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BP Oil Spill: One Year Later

Today is the one year anniversary of the BP Deepwater Horizon oil rig explosion that dumped 4.9 million barrels (206 million gallons) of oil into the Gulf of Mexico. A roundup of what has happened so far:

1.8 million gallons of dispersants released.

1.4 million barrels of liquid waste collected and 265,450 barrels of oil burned off.

Microbes supposedly ate the rest of the oil and methane.

Blown-out Macondo well was plugged with cement.

 

6000 birds reported dead due to the spill.

150 baby dolphins found dead since start of 2011 and 87 endangered sea turtles since mid-March.

BP paid nearly $800 million to state and local governments on the Gulf for cleanup and restoration and $3.9 billion in claims to 177,000 claimants out of a $20 billion trust fund dedicated to the oil spill.

79,000 claims have not yet been processed, particularly complex claims from businesses,and another 43,000 were returned for more documentation.

BP reneged on promise to restore oyster beds.

Around $20 million of emergency grants remains unspent.

Congress introduced 150 bills to improve safety in offshore oil production but passed none.

The liability cap on oil spills and civil penalties for violating offshore drilling rules remains unchanged.

Minerals Management Service was divided into two programs to avoid conflicts of interest between those who collect drilling revenues and those who oversee drilling safety.

U.S. Justice Department sued BP in December 2010.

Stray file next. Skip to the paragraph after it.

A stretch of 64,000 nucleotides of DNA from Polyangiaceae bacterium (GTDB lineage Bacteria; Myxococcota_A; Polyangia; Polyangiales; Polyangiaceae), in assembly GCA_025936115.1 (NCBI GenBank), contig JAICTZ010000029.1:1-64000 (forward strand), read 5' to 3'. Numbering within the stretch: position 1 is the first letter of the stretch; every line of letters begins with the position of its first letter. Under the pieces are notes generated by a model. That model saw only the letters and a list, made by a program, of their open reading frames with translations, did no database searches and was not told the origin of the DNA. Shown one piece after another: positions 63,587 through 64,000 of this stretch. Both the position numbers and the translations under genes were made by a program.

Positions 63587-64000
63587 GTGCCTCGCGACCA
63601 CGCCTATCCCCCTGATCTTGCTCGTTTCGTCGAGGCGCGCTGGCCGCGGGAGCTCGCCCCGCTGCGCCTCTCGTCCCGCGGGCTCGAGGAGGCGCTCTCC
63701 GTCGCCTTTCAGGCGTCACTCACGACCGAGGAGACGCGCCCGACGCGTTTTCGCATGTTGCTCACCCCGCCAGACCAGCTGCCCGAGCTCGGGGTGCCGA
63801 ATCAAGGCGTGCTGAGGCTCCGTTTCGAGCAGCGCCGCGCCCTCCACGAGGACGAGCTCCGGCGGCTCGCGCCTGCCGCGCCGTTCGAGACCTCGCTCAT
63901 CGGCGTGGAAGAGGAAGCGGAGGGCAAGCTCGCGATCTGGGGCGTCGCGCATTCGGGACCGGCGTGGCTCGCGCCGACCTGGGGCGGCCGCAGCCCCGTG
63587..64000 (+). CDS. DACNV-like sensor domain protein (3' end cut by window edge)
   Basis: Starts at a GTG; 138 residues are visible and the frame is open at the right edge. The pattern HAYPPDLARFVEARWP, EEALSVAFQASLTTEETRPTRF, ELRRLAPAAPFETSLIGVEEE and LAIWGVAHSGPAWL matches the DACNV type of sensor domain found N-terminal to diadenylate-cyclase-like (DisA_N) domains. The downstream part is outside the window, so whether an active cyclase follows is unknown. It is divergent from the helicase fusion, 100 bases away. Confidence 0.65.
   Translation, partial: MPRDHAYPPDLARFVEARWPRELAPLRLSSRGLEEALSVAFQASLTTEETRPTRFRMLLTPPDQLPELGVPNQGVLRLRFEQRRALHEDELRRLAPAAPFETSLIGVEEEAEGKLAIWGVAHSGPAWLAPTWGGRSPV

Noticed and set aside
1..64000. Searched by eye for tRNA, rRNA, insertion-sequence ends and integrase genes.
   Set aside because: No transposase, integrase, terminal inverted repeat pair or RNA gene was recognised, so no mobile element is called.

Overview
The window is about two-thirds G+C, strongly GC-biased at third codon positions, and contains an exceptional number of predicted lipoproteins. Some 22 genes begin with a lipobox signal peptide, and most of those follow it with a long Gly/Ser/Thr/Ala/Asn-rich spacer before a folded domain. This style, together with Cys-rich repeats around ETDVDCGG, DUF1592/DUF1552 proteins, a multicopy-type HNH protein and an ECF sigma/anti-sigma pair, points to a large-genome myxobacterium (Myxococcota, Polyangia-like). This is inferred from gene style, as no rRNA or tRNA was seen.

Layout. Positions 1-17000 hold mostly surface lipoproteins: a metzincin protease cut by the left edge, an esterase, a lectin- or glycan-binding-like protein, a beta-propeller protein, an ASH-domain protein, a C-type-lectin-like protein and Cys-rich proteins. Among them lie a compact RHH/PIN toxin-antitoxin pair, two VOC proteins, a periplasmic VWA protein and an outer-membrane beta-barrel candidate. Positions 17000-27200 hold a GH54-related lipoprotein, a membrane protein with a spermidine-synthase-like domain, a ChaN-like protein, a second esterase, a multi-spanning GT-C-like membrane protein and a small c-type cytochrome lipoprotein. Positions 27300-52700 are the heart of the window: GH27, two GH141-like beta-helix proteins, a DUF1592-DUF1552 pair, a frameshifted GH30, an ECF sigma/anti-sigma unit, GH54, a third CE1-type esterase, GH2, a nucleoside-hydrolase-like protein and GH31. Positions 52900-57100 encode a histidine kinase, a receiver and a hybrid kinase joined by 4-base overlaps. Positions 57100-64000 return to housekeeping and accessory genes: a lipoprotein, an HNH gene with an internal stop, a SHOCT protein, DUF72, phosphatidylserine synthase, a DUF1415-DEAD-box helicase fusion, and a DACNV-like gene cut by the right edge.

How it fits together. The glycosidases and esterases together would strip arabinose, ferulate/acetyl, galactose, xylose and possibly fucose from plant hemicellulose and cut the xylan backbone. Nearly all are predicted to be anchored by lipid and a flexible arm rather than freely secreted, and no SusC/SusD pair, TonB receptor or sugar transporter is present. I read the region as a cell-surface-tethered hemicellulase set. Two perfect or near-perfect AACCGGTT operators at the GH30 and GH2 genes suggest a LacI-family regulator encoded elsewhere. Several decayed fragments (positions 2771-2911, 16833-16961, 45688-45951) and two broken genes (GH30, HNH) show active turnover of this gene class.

The national commission investigating the oil spill concluded in January 2011 that the disaster could have been prevented had it not been for “systematic failures in risk management” by BP, Halliburton and Transocean.

The national commission pointed out the need for reform to ensure the political autonomy of regulators.

Alabama and other states that filed suit will have their first hearing on February 27, 2012.

30,000 pages of government emails, draft reports and data on the spill released to the public.

Ex-CEO Tony Hayward now serves as senior independent director at Glencore.

Art, stickers and even a short film have been made about the oil spill. Awareness remains alive.

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Håvard Halland Håvard Halland

PHåvard Halland is a natural resource economist at the World Bank, where he leads research and policy agendas in the fields of resource-backed infrastructure finance, sovereign wealth fund policy, extractive industries revenue management, and public financial management for the extractive industries sector. Prior to joining the World Bank, he was a delegate and program manager for the International Committee of the Red Cross (ICRC) in the Democratic Republic of the Congo and Colombia. He earned a PhD in economics from the University of Cambridge.